Ultimately take some time, analyze why you’ve quit in the past, and try to remedy the root problems. Keep with it and do your best.


Sounds like me. I think I got to about lvl 15 three times before dropping it (and resetting when I came back). Took me three failed attempts to realize I wasn’t the issue, but that WaniKani simply wasn’t for me. Dropped it for good and have now been studying continuously for two years :man_shrugging: (With a few short srs breaks when exams got intense)

WaniKani is good at a lot of things, but one thing it really doesn’t do well is getting you ready for immersion as soon as possible. Using resources that were more directly tailored towards making anime/manga/novels comprehensible was what I needed to do to keep me going.

Not saying you should definitely be dropping WK, but I think when something hasn’t worked a couple times it’s a good idea to see if other things do.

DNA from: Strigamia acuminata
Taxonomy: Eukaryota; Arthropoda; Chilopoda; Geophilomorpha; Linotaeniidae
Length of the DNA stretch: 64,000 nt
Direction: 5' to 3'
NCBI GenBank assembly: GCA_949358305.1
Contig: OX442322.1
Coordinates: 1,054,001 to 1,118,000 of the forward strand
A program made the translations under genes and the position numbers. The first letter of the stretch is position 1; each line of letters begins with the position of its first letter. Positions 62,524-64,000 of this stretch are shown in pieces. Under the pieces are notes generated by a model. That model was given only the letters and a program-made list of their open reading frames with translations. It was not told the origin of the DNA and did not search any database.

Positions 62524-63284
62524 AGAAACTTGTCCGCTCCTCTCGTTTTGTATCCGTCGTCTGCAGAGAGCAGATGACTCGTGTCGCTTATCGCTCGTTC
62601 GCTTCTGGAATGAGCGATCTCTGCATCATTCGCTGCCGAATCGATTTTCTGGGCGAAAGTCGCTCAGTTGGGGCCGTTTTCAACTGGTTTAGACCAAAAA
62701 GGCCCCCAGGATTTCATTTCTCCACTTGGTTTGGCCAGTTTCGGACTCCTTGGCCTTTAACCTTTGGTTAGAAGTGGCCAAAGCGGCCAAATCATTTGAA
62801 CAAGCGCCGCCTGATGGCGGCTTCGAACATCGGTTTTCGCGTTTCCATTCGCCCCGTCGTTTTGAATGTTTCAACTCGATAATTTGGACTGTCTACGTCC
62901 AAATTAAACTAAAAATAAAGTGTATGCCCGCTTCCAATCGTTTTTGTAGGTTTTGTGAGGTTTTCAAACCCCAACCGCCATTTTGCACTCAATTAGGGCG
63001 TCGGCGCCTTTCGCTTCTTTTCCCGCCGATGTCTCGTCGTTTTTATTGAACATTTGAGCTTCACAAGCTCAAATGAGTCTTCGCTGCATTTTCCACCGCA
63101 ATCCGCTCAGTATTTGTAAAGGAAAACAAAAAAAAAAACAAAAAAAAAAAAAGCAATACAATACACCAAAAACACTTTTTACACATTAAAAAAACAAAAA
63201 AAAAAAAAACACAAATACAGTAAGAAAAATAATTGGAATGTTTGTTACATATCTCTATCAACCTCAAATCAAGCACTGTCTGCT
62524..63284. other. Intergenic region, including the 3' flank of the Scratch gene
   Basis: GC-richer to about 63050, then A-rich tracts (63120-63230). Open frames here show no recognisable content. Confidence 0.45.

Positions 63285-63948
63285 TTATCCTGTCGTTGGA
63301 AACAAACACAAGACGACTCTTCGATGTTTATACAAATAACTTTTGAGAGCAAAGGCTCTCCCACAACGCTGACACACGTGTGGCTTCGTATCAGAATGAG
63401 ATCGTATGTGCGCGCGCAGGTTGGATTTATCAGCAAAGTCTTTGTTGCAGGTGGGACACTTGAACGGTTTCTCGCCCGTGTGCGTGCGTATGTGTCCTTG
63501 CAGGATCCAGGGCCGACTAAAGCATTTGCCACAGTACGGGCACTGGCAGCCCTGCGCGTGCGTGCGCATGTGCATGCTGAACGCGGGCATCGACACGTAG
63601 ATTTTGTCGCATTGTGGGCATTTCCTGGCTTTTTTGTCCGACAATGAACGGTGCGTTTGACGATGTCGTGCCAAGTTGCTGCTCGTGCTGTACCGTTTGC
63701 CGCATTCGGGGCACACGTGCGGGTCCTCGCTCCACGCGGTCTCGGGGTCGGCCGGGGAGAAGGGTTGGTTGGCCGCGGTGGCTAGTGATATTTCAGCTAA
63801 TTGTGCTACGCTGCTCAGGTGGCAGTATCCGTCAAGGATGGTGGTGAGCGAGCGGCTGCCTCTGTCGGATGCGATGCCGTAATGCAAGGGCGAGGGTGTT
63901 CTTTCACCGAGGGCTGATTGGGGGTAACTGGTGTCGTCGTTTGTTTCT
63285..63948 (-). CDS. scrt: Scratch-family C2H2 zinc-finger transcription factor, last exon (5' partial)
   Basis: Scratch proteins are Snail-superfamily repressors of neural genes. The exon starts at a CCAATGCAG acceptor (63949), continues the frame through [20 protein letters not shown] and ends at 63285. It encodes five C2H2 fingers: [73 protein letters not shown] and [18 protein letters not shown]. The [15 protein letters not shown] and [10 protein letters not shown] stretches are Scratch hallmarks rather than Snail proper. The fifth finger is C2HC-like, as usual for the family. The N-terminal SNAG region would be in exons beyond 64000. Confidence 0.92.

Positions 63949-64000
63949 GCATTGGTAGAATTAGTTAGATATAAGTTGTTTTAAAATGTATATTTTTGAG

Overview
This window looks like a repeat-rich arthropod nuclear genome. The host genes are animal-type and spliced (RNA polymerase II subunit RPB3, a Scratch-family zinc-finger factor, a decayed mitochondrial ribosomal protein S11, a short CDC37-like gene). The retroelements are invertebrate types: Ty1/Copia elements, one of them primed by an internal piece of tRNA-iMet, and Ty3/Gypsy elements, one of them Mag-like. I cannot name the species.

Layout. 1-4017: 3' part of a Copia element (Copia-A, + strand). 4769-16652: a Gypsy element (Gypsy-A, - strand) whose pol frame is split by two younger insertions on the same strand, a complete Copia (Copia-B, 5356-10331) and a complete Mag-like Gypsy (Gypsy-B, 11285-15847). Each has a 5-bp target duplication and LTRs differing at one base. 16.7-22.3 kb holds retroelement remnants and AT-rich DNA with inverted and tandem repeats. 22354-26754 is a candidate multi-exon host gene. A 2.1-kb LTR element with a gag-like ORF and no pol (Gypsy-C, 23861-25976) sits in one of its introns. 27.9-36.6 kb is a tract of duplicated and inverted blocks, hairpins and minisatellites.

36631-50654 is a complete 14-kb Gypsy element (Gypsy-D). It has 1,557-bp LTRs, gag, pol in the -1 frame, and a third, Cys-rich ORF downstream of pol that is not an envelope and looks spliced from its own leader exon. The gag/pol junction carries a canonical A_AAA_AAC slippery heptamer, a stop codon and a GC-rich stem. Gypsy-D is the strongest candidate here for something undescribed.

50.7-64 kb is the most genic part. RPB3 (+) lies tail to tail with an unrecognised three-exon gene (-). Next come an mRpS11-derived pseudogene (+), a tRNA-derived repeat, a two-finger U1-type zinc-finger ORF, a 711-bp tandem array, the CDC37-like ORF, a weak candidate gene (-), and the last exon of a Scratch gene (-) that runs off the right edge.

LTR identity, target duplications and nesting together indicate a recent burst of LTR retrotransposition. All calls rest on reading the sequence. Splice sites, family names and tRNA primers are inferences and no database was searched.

I definitely feel where you’re coming from! I took a year off of WK and came back, and spent a lot of time watching anime and movies and reading manga in that year and it really felt like it was a year well-spent on leveling up my Japanese consumption in general and then I decided to come back to WK for the kanji, because… I’m still really bad a remembering kanji.

Personally, I didn’t reset, just slowly worked through my pile of old reviews using the “wrap up” button and @Kumirei’s Wanikani: Review Queue Sizer and @sonarius’s SRS Reorder Button scripts to try to take them in chunks and prioritize ones closest to burn first to knock the total down a bit, but I probably should have.